This article is intended for our US audience and is guest authored by Kim Harington on behalf of Upchurch Law.
Courts in Florida handle litigation on a regular basis. Criminal and civil cases have their own forms of litigation, as well as courts dealing with divorce and family law issues. Probate courts also have their share of litigation.
Probate courts handle a number of more specialized legal issues. When someone dies leaving a will, the probate court must approve the will for authenticity and other legal requirements, as well as oversee the administration of the estate. It may also oversee administration of an estate without a will, called an intestate estate. A probate court also supervises guardianship and conservatorship matters and disputes relating to powers of attorney.
In many cases, the court has minimal involvement but issues do arise that lead to litigation. In estate cases, a person may challenge the validity of a last will and testament, claiming the will was forged, the testator was not of sound or the will was not executed properly.
A common issue that ends up in litigation is a prenuptial agreement. For example, a husband and wife may have executed a prenuptial agreement before marriage. When one spouse dies, the surviving spouse may challenge the validity of the agreement. This is especially true when the assets of the decedent appreciated substantially during the marriage.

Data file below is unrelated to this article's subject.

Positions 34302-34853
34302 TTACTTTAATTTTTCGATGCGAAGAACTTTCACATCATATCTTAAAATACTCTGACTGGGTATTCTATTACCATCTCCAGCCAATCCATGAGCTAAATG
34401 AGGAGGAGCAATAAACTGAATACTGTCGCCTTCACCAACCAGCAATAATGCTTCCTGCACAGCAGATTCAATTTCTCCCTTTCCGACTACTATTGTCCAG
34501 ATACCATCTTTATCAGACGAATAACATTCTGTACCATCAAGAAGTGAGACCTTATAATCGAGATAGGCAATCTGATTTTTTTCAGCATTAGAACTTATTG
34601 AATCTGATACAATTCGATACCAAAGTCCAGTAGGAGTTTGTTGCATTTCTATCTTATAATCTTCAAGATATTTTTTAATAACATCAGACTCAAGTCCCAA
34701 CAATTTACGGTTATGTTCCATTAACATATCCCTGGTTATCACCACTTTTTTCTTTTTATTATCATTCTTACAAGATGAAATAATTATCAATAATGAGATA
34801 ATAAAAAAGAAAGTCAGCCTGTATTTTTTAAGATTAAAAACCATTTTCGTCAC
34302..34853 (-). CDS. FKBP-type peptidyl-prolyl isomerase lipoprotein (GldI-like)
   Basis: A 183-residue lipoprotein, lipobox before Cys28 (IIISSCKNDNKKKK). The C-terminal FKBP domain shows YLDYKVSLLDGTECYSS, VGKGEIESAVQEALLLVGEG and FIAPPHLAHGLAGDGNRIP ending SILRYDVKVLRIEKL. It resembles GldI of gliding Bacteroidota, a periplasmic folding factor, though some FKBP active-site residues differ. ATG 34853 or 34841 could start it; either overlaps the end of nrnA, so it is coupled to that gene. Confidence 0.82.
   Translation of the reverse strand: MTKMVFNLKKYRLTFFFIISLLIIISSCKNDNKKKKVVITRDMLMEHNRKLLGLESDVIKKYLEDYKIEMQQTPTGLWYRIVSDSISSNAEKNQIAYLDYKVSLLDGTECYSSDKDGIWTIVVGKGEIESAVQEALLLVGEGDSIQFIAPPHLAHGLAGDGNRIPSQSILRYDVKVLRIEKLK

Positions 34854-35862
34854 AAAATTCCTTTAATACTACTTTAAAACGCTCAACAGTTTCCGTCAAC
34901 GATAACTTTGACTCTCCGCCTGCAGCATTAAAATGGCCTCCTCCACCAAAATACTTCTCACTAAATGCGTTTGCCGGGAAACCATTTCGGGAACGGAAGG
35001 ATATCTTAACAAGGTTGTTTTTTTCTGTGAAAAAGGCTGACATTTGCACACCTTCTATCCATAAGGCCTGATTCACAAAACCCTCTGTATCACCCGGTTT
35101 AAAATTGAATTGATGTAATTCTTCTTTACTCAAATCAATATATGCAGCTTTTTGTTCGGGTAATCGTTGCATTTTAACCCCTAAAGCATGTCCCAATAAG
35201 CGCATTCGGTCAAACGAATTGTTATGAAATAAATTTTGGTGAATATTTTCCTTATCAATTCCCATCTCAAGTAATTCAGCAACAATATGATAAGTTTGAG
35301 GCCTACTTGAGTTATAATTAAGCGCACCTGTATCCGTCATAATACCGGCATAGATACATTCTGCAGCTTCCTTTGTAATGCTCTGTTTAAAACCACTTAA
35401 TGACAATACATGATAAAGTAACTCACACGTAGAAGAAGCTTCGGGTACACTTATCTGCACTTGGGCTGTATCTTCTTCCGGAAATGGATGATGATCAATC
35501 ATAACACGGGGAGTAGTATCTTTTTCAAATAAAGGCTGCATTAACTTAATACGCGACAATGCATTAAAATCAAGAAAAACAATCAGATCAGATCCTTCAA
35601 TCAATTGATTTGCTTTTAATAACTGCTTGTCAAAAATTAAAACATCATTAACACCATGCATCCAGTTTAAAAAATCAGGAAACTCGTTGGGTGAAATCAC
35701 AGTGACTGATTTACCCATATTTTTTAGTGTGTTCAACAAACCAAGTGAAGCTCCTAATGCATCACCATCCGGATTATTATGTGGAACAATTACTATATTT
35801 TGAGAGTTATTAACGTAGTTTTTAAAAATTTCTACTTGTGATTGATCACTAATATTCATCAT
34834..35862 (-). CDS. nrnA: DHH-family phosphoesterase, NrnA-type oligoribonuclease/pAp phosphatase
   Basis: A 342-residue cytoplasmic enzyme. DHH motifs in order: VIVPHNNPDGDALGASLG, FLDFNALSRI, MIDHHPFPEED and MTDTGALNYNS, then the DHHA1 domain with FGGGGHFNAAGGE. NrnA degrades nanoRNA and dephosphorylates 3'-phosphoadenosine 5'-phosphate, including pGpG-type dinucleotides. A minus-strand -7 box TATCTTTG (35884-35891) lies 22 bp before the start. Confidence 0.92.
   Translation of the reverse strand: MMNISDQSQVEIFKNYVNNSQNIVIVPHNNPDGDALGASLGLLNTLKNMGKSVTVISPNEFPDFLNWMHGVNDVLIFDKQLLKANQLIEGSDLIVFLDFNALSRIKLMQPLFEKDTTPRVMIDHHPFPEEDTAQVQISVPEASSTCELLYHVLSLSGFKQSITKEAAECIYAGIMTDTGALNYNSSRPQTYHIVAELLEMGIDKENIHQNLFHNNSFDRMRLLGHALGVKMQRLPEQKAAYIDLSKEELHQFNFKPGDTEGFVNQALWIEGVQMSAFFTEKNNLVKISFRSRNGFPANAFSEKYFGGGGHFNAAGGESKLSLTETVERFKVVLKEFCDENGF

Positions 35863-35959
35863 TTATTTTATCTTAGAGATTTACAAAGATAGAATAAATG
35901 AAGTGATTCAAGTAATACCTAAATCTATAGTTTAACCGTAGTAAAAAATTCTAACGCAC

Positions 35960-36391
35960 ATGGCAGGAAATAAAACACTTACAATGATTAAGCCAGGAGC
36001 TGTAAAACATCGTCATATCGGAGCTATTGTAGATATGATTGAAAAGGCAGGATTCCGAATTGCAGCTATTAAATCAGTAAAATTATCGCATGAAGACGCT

After the will is admitted, an heir or legatee may claim the individual administering the estate is not handling the matter properly. The party making the allegations may ask for removal of the fiduciary and appoint another. At times, a person may challenge whether another is an heir. Finally, a creditor may make a claim against the estate for money owed to the creditor.
In guardianship and conservatorship matters, there may be issues as to whether the guardian is treating the ward and their property properly. Like an estate, a person may ask for removal of the fiduciary and have another appointed.
When a matter is litigated in probate court, special pleadings are often necessary, rather than just an oral allegation in court. Either a motion or petition is needed to commence litigation, just as in other civil courts. Interested parties must be given formal notice to comply with both due process and statutory requirements. Proper notice usually entails written notice to all interested parties, including the court, the heirs and the executor, executrix or other fiduciary. A copy of the motion or other pleading usually must be attached to the pleading.
Probate courts also follow the rules of evidence in Florida. Witnesses may testify and documents may be admitted to evidence, provided they follow these rules. Other parties may object to a question or the submission of documents. The time to file a motion or other pleading often has strict time limits set forth by law. Failing to file the pleading timely, failing to provide proper notice, or failing to present the matter in a procedurally correct manner can all be fatal to an otherwise valid claim.
Those having a dispute in an estate should consider consulting with an experienced probate attorney before filing anything in probate court. The attorney will review the facts and determine whether the claim has merit. If so, the attorney will file the proper pleading in court and provide notice to those required to receive is under the law. When the matter comes for hearing, the experienced attorney will know how to question witnesses, admit documentary evidence and how to best present the case.
If you have questions or need help navigating an estate litigation or probate affair, contact UpchurchLaw: Florida Probate & Estate Litigation Attorney.